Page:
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 Post subject: Good recources on creating programing languages/compilers?
PostPosted: Mon Apr 03, 2017 7:13 pm 
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Joined: Mon Apr 03, 2017 6:49 pm
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Hey, I know this is probably a really idiotic question to ask but does anyone here know any good recourses on making a custom programing language/compiler? I have made a simple scripting language for my up-coming OS and I plan to have a compiler for it. It probably wont help much but here is some sample code:

Code:
~/Comments are enclosed in '~/' and ended in '/~'. Can be multi-line /~
req 'path/to/api'        ~/ Loads an API /~
bool t set True          ~/ Sets a Boolean variable 't' to True /~
~/ Variable types are integer(int), float(flt), Boolean(bool), character(char) and memory address (mem) ~/


IF(t) START    ~/ If t is true it will execute the code ?/~
~/ Stuffs to do... /~
ELIF(1<2)      ~/ IF the if statement was false it checks this /~
~/ Stuffs to do... /~
ELSE              ~/ If no statement is true then it runs this /~
~/ Stuffs to do... /~
END


Thank you in advance


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 Post subject: Re: Good recources on creating programing languages/compiler
PostPosted: Mon Apr 03, 2017 8:29 pm 
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Location: Athens, GA, USA
I would like to recommend our sister site, Compilerdev.org, and its companion forums. It is still a very new site, so the resources are limited so far, but it is probably the best place at the moment.

You could also try the old USENET newsgroup comp.compilers as well (it is mirrored through Google Groups if you don't have a feed), but I have no idea how active it is or how much spam it gets these days (I should probably check, actually). I am pretty sure it is moderated, so junk posts shouldn't be too much of an issue, but volume may be another matter (EDIT: yes, I just checked, it is moderated, and it does seem active if a bit slow; however, it is dominated by experienced compiler designers and academic researchers - which is good to see, by my count, but probably not what you needed).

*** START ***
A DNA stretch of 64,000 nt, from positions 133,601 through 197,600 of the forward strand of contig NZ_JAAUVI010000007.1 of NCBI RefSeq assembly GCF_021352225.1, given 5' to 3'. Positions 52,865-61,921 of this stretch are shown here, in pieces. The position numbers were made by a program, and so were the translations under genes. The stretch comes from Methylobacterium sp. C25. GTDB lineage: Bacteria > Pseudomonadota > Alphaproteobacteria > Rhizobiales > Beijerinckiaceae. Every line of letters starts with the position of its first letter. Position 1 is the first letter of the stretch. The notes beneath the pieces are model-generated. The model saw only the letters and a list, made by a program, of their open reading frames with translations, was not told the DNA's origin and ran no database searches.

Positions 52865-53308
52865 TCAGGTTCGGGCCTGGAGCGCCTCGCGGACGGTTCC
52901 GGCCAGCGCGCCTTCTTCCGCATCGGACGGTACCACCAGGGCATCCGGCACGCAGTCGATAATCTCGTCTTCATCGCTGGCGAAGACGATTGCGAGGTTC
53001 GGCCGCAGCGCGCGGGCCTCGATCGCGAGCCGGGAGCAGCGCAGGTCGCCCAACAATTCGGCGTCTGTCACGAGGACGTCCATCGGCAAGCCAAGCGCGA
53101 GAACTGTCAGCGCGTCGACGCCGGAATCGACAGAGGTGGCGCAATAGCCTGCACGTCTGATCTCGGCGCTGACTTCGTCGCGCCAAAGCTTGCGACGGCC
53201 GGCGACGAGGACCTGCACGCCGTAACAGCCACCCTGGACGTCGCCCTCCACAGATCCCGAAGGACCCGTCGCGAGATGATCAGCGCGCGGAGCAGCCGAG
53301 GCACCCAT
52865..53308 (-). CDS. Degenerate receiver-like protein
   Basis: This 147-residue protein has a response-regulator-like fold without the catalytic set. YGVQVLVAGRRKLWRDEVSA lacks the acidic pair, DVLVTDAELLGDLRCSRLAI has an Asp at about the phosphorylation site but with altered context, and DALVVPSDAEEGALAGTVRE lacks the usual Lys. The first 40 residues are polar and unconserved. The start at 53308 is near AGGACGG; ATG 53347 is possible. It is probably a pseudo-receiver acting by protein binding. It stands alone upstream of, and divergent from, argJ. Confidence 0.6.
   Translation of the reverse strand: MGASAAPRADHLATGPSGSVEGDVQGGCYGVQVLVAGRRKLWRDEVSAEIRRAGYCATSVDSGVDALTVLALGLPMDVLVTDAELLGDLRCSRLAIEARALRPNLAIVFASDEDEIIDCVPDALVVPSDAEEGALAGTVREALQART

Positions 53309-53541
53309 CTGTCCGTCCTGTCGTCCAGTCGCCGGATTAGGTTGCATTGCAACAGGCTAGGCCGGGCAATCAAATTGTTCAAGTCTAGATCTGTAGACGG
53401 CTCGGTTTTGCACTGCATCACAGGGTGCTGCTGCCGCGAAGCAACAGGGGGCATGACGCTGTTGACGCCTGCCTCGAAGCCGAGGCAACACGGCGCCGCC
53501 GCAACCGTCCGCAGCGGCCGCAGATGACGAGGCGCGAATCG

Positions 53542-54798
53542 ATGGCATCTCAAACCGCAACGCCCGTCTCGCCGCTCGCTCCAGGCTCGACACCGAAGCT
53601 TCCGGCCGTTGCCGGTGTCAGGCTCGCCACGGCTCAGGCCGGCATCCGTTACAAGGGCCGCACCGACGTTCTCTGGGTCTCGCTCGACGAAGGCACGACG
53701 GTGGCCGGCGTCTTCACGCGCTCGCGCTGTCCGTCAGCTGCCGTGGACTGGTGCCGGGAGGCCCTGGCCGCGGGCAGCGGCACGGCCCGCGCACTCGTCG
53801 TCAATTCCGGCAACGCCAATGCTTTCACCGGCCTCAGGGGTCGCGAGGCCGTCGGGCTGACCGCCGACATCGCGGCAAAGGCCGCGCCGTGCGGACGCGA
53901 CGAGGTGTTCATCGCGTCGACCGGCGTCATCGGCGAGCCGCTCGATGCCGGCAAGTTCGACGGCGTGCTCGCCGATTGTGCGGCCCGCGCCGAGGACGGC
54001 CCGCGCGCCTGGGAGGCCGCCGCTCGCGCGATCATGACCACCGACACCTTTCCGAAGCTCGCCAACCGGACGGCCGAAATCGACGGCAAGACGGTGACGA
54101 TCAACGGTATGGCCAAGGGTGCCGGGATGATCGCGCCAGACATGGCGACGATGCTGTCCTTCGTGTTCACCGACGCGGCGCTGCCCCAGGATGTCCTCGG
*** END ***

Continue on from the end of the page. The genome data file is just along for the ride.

There are numerous books on the subject, and while public libraries are unlikely to have anything much on the topic (or if they do, it is likely to be a SAMS junkheap - did they ever actually publish a book on that? - or possibly something really dated like A Small C Compiler), most college or university libraries will have, at the very least, a copy of the venerable Dragon Book, and usually at least some of the older texts for less academic audiences such as Introduction to Compiler Construction, Crafting a Compiler in C, Compiler Design in C, or an earlier edition of Writing Compilers and Interpreters: A Software Engineering Approach. Better stocked libraries may also have Engineering a Compiler and/or Modern Compiler Design, both of which are (IMAO) better written, easier to follow, and more up to date than the 3rd edition of the Dragon Book (OK, technically not third ed, but they changed the title after the first one, so...). Even a moderately sized university is likely to have both.

There are any number of other books on the subject, but the values of them are going to be hit and miss, and which one will work best for you is something no one can say until you try them.

If I had to recommend one, I would say Modern Compiler Design, but it you may find it a tough nut to crack; it is at least as academically oriented as Aho and Ullman, even if it is more engagingly written. Mak's Writing Compilers and Interpreters makes for a much gentler learning curve, but it's not nearly as comprehensive. You might want to try Mak first, then go with Grune et. al. for more advanced material if you need or want to later.

You might also want to look at books specifically on 'scripting languages' (which usually means either a shell command language such as BASH shell, or an interpreted/compile-and-go swiss-army-knife like Perl or Python), such as Language Implementation Patterns: Create Your Own Domain-Specific and General Programming Languages, though both Mak and Grune discuss interpreters to some degree as well.

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Last edited by Schol-R-LEA on Thu Apr 06, 2017 1:44 pm, edited 3 times in total.

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 Post subject: Re: Good recources on creating programing languages/compiler
PostPosted: Mon Apr 03, 2017 9:07 pm 
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OK, why do I always do this? I spent over an hour tweaking my post after I initially posted it. I am guessing the the OP has already read the older version, and may never see the new edits. Me R Dah Dumas.

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Rev. First Speaker Schol-R-LEA;2 LCF ELF JAM POEE KoR KCO PPWMTF
μή εἶναι βασιλικήν ἀτραπόν ἐπί γεωμετρίαν
Lisp programmers tend to seem very odd to outsiders, just like anyone else who has had a religious experience they can't quite explain to others.


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 Post subject: Re: Good recources on creating programing languages/compiler
PostPosted: Thu Apr 06, 2017 2:21 pm 
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Also, I like Flex & Bison as a tutorial on how to use the respective tools.

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The name is fitting: Century Hobby OS -- At this rate, it's gonna take me that long!
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